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US Crude Oil Futures and Wall Street Traded Lower


Nov. 20 2020, Updated 1:23 p.m. ET

US and Brent crude oil futures 

December WTI (West Texas Intermediate) crude oil (DWT) (USL) futures contracts fell 0.6% to $55.33 per barrel on November 15, 2017. Similarly, Brent oil (BNO) (DTO) futures fell 0.5% to $61.87 per barrel on the same day. Prices fell due to record US crude oil production and a surprise build in US crude oil and gasoline inventories. The EIA (U.S. Energy Information Administration) published the data yesterday. Prices (USL) (SCO) fell for the fourth day due to the forecast of slowing demand in 2017 and 2018.

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Brent and WTI crude oil performance 

Brent and WTI oil prices fell 3.7% and 3.4% from the 30-month high tested on November 6, 2017. However, oil (DBO) (UCO) prices have recovered almost 30% since the lows in June 2017 due to ongoing production cuts, the fall in OECD crude oil inventories, and geopolitical tensions.

OPEC’s meeting will be held on November 30, 2017. The meeting is an important driver for oil prices in the next two weeks.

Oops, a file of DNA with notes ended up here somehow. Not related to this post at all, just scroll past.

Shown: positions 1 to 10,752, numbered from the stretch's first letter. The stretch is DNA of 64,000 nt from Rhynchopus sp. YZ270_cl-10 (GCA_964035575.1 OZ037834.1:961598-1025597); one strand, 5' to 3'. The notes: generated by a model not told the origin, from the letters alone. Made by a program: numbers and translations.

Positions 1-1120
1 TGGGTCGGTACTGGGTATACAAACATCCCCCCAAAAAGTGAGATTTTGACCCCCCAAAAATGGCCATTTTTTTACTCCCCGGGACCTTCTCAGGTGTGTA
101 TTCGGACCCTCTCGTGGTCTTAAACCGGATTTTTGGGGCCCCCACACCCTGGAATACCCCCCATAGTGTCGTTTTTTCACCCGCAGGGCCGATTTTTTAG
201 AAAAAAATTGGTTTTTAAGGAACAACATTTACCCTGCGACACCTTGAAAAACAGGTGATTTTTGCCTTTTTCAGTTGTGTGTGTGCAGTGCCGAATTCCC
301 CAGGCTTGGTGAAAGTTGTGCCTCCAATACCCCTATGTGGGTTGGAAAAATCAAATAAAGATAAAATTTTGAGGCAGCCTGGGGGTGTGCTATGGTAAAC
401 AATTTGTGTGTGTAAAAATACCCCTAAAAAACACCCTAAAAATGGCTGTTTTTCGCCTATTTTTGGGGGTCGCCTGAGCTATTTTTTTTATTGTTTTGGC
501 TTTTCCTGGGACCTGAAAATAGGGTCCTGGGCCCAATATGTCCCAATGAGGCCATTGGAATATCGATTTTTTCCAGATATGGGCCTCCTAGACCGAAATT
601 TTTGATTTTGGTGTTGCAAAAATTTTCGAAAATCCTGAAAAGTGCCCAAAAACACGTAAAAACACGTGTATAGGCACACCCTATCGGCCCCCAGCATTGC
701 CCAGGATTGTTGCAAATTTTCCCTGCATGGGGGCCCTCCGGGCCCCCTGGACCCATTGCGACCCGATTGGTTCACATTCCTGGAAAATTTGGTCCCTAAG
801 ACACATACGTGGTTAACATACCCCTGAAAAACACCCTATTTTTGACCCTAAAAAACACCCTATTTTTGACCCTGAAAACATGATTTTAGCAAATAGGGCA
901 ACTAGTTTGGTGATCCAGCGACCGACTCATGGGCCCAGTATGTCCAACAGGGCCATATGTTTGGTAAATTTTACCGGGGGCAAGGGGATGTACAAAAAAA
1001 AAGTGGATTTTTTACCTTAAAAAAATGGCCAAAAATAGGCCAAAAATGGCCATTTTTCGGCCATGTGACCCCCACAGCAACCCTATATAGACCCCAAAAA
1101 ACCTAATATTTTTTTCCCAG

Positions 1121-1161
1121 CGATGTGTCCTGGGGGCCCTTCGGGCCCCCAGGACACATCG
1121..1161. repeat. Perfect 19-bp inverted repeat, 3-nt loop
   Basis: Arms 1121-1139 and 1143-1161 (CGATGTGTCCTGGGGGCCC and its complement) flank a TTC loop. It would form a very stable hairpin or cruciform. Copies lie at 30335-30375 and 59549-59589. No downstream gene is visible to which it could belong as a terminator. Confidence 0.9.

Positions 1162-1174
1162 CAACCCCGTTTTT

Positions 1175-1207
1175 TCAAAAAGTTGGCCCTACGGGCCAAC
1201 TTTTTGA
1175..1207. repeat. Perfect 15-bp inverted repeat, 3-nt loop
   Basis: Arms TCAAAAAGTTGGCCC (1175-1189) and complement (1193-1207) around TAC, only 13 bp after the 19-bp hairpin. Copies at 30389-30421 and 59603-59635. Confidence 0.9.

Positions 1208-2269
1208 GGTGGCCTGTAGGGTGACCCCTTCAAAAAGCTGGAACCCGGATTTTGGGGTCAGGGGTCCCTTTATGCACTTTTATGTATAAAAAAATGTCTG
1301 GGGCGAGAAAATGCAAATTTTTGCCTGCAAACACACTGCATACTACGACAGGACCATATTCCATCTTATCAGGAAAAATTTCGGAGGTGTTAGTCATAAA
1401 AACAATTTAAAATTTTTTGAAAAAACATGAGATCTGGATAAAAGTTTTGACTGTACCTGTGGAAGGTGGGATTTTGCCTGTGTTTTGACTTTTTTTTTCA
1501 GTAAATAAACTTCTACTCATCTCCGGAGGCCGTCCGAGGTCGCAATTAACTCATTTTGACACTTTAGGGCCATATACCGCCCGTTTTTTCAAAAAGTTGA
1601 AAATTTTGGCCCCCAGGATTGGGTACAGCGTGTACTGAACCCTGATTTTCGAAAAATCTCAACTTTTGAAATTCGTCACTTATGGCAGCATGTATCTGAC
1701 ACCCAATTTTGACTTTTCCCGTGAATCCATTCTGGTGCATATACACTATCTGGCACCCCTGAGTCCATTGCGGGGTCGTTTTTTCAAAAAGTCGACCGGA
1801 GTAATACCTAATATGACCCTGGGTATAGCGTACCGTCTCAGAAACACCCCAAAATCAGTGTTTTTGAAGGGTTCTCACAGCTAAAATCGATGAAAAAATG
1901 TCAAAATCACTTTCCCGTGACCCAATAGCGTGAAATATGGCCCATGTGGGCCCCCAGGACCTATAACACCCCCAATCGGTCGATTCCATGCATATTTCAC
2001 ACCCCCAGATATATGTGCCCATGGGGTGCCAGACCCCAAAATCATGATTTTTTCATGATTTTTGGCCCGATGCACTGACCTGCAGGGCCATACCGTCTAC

What’s dragging the Wall Street? 

Lower oil prices dragged energy stocks on November 15, 2017. Energy stocks like Callon Petroleum (CPE), Parsley Energy (PE), Chesapeake Energy (CHK), and Matador Resources (MTDR) fell more than 2% on the same day. 

The energy sector (XLE) (IEZ) fell for the fourth consecutive day and fell 4% during this period. It even dragged Wall Street on November 15, 2017. The S&P 500 (SPY) fell 0.5% to 2,564.62 on November 15, 2017. The delay in approving the US tax bill also weighed on the US stock market. 

The Dow Jones Industrial Average (DIA) fell 0.6% to 23,271.28 on November 15, 2017. The NASDAQ (QQQ) fell 0.5% to 6,706.21 on the same day. The three indices hit an all-time high on November 8, 2017.

EIA’s crude oil inventory report 

The EIA released its crude oil inventory report on November 15, 2017. In this series, we’ll discuss US crude oil inventories, production, and gasoline and distillate inventories.

In the next part, we’ll discuss how Russia and OPEC’s meeting could drive oil prices.


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